Continued from yesterday’s post.

For this post, I want to talk “out loud” about how I select photos and, more importantly, how I reject photos. I realized last night that it’s one of the most difficult and time-intensive things I do (sometimes several hours a night)–much more difficult than developing the film or, often, taking the photographs in the first place.
Here are some photos from a single roll I took in April. The film is Arista Premium 100 (which is re-packaged Kodak Plus-X) from Freestyle Photo, which I developed in Diafine. I shot these all with a Leica MP, mounted with a 28mm Minolta M-Rokkor lens originally designed for the Minolta CLE.
Recently I’ve fallen back into a “practice” mode of sorts because I’m not technically as good as I need to be: I tend to shoot while moving, and so I get too much blur, and I don’t have a good grasp of distance for proper, fast focusing. So on this roll, I was trying to get a lot of shots of people in focus, regardless of whether or not the photo was any good. But you still hope for that one good shot!

Image 7

Nothing that interesting here. But, this is a successful photograph for me on at least one level: she’s in focus. I’ve been practicing zone-focusing, which is basically defining a depth of field and accepting a certain level of sharpness within that field. I think I’m getting pretty good at it. Shooting film makes this a little more difficult–you can’t instantly see the results of what you’re doing. That’s why I carry a notebook. I don’t keep track of each shot that I take, but I can make a note that I’m trying for “deeper DOF/faster shutter speed” and note typical f-stops, etc. Then when I’m editing the photos, I see that note and review the photos with that in mind. If I actually take a good photo in the process, all the better. This isn’t a good photo. Like Image 4 above, I should have tipped down a bit. She doesn’t need to be smack-dab in the horizontal center of the frame. The phone booth is a monstrous distraction. And there’s nothing going on. Final negative: the Bead Center across the street with its atrocious Comic Sans sign. It’s so bad. And it’s pretty new. One should not photograph such crap.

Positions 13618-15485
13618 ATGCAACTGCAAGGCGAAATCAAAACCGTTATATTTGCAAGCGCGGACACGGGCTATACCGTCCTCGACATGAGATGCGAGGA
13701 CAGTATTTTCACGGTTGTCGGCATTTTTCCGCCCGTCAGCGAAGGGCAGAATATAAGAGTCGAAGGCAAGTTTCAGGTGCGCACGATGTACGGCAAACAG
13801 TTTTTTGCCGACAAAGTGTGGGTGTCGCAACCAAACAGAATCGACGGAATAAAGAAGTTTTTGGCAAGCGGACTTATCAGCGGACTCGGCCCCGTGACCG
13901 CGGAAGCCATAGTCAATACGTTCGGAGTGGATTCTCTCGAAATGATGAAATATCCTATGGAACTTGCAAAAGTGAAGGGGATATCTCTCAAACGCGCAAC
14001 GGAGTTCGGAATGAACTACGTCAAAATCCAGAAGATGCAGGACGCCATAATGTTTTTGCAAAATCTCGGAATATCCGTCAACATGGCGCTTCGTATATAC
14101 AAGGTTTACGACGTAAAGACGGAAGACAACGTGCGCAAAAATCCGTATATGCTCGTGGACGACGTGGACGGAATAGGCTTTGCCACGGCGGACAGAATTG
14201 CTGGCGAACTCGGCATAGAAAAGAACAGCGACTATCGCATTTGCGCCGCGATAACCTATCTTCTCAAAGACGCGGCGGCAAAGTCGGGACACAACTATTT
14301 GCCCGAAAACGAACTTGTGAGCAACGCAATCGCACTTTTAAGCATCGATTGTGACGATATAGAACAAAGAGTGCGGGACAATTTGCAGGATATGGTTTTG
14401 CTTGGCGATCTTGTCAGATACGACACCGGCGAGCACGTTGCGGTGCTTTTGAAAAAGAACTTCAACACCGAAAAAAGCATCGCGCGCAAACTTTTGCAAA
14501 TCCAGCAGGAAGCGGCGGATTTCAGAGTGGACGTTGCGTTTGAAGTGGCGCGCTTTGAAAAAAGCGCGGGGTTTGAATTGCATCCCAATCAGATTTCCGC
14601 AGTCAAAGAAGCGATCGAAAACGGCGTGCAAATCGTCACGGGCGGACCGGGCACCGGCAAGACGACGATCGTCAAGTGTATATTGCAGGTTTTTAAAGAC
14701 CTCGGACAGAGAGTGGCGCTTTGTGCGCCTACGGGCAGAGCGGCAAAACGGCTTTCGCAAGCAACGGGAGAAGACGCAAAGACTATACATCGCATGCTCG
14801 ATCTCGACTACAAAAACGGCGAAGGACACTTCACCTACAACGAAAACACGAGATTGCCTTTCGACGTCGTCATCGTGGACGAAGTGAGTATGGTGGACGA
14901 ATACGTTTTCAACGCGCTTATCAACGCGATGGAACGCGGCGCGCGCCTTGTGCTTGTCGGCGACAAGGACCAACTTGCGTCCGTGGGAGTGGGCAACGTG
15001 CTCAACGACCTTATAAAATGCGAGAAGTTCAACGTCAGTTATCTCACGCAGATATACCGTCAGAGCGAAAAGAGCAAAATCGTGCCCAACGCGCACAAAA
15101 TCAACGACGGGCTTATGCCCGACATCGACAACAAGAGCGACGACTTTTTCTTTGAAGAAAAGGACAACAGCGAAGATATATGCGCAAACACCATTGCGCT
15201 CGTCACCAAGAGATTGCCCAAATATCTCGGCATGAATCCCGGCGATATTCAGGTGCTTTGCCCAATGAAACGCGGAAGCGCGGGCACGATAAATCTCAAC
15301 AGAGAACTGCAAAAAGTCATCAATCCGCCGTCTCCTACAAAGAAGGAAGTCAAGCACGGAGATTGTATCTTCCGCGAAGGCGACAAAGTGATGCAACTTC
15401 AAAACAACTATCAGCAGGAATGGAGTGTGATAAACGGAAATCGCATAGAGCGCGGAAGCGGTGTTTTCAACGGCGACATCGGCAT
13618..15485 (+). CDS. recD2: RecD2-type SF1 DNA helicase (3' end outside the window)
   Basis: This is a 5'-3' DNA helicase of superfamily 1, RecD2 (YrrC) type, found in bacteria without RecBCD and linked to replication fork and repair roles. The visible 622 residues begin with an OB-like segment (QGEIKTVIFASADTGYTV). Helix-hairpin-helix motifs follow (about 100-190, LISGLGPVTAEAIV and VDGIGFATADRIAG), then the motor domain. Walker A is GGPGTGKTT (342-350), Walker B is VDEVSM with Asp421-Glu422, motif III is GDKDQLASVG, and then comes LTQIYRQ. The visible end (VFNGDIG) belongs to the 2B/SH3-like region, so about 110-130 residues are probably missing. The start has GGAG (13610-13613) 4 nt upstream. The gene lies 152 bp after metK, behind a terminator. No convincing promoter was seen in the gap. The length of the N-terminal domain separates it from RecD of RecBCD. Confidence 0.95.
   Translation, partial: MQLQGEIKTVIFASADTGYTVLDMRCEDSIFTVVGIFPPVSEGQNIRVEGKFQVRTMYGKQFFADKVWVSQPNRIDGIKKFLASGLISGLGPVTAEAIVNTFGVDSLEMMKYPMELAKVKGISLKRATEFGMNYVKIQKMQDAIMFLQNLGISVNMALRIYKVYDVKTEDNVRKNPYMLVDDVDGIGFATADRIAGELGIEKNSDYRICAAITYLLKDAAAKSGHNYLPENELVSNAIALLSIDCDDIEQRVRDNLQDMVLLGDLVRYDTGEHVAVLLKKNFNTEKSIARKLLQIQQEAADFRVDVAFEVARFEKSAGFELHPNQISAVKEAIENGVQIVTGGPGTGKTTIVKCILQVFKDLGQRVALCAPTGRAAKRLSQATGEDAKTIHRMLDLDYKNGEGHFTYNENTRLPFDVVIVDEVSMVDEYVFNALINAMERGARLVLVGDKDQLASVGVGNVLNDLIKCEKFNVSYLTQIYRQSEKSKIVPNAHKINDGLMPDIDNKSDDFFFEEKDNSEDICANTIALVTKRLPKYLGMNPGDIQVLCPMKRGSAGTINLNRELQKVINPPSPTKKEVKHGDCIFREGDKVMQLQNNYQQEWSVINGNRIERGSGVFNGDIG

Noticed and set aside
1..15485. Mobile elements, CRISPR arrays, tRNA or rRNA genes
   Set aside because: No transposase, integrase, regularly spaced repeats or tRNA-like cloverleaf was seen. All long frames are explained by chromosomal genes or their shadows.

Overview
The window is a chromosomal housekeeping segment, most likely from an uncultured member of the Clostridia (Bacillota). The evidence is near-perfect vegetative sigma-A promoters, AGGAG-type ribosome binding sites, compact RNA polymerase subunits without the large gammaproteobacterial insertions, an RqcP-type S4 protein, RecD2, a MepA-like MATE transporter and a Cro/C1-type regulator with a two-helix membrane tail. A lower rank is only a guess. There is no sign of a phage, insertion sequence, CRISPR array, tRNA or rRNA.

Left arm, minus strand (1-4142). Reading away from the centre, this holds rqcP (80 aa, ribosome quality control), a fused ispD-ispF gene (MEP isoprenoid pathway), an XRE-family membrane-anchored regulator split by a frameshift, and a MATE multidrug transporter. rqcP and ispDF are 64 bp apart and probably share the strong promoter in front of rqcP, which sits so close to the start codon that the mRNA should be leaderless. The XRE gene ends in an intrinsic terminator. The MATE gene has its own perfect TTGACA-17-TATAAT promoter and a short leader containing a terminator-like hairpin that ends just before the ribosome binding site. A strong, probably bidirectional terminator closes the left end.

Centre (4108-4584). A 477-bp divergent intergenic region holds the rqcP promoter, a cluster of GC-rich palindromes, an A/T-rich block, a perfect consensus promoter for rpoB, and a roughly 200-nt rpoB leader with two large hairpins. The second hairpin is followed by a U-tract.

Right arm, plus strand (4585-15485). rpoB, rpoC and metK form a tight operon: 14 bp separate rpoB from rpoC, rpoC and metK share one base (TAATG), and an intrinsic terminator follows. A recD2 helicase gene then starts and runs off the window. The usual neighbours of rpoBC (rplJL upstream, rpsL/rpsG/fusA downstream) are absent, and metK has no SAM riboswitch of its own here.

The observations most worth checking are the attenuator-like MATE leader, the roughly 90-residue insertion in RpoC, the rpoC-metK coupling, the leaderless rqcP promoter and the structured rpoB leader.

Image 8

Again, this works for me because they’re in pretty good focus. What would I change? Tip down to get their whole figures in the frame, and shoot from a position that allows me to get rid of some of the people on the right. Something more interesting going on would be nice, too, but those two changes might have been enough.

Image 9

It’s always fun to have a lot of faces doing different things. This one didn’t gel for me. I consider it good effort, though.

Image 10

A bit closer and somewhat less underexposed would have made this better. Then again, I’m torn about using advertisements and other images of faces in my photos. It’s a bit of a crutch. Stand in front of an ad like this long enough and you’ll get an interesting interaction.

Image 11

I’m deeply engaged with this guy’s look, and for that reason I struggle with whether this photo is good or not. There’s an emotion caught up in the furrow of his brow, and his gaze is nowhere in particular.

Image 12

This one seemed almost too easy, so I downgraded it in my head as soon as I took it. Here’s how I look at it: every Saturday, I take my kid to a playground, and we have the dog with us. I tie the dog up outside the playground in the grass, under a sign that says “no dogs allowed.” The sign refers to the playground on the other side of the fence, not the grass. Every Saturday, someone with a DSLR takes a few photos of the dog and makes sure the “no dogs allowed” sign is in the frame. If I’m nearby and it’s obvious that she’s my dog, the photographer will sometimes explain how this photo will be funny because of the sign, yadda yadda yadda. This photo reminds me of that. But I still do like it. It might be better if I were closer, but given that I was using a 28mm lens, I would have been awfully close to this guy and probably wouldn’t have made the shot.